3. Lavender (Lavendula angustafolia): WHAT!? Yes good old lavender is a gentle germ fighter. But why I love it is because it helps people sleep and is a tonic to the body. And I'm an advocate for fighting germs from the inside out using a good immune system. If you sleep well and reduce feelings of stress your natural fighting system (the immune system) can do its job and help you to stay well. 

 

My Favorite Herbal Syrup for Fighting Germs:

In addition to taking care of the body and using essential oils to fight germs, I like to employ the power of herbs to support immune health and fight germs. There are many pages dedicated to using herbs to  fight colds and flu but I offer one of my favorite simple ways to boost immune health: elderberry syrup.

 

If you don't have the time to make your own elderberry syrup it is available at many grocery stores or online. However it is pretty easy to make and quite effective.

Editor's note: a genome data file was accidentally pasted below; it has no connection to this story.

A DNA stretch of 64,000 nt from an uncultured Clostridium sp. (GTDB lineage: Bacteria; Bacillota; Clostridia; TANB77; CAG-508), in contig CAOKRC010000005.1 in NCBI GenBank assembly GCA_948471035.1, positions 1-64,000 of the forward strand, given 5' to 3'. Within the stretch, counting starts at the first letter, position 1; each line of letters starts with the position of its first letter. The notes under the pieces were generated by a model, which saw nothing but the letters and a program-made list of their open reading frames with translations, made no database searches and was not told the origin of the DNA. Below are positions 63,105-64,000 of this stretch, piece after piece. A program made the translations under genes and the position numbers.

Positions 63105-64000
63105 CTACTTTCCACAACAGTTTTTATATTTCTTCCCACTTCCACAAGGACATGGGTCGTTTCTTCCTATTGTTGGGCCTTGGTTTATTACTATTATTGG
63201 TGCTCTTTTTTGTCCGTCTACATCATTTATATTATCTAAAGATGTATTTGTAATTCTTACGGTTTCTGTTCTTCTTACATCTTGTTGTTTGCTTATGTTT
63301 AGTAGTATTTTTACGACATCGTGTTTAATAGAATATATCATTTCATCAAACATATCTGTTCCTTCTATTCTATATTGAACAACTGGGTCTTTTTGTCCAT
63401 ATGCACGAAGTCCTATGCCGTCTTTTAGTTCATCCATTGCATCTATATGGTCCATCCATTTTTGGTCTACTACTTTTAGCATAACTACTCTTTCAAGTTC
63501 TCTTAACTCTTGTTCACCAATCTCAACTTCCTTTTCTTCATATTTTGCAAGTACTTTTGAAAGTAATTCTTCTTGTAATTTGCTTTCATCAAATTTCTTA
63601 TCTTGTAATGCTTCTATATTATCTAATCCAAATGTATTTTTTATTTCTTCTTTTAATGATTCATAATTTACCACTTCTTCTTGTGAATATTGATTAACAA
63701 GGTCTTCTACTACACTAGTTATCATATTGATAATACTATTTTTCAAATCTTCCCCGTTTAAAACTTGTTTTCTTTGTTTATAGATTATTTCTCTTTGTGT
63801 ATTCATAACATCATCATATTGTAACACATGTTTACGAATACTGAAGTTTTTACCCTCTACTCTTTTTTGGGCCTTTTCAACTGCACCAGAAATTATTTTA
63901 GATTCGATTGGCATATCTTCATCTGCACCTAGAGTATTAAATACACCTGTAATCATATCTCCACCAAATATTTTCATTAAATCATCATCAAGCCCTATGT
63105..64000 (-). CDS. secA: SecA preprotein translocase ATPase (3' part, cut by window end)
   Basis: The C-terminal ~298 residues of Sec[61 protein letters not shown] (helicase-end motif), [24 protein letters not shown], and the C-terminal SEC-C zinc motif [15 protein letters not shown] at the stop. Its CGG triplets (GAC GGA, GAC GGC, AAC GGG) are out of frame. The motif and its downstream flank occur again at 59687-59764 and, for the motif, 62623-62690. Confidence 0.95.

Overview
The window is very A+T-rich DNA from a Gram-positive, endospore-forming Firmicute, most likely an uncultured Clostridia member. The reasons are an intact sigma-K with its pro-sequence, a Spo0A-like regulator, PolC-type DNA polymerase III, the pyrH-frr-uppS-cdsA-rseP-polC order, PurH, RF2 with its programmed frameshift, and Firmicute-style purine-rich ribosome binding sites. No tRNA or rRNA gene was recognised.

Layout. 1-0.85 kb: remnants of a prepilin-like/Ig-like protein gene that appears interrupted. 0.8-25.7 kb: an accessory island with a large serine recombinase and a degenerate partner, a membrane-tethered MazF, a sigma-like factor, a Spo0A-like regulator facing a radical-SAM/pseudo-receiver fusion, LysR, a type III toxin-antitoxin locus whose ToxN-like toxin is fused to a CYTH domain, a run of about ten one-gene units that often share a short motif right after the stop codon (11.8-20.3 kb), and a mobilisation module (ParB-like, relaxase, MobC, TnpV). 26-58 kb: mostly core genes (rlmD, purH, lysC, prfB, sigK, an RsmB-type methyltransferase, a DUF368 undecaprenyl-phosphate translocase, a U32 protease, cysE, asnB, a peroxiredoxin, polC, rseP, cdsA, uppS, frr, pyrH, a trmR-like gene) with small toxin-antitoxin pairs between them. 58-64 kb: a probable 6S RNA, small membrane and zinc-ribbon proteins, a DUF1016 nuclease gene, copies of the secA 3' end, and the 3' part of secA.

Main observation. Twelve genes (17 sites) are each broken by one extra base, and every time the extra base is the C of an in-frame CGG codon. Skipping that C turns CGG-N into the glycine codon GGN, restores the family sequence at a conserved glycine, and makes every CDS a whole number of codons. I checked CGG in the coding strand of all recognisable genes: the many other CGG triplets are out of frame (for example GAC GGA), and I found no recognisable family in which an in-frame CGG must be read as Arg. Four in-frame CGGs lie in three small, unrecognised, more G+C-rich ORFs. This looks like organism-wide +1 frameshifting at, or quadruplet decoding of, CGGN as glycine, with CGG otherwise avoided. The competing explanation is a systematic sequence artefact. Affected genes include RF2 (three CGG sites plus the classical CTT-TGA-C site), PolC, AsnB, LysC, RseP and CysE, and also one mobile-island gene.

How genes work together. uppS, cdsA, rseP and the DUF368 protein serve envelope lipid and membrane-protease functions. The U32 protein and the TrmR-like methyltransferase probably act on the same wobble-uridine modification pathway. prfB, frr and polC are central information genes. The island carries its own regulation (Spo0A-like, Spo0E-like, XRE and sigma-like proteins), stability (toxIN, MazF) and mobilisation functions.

Since I don't typically have access to fresh elderberries I begin with a cup of dried and add two cups of water and add to a pot. I cook over a low simmer until reduced by half.  I strain and add an equal amount to 3/4 cup of honey. For acute conditions I suggest 1/2 to 1 tsp every two hours for seven to ten days to fight the condition or one or two tablespoons per day for chronic conditions. It is a simple and delicious way to support immune health.

 

Are you struggling with colds, germs, or flu? Please contact me or give me a text or call and let me know how I can help. 

 

Aromatic blessings,

Tricia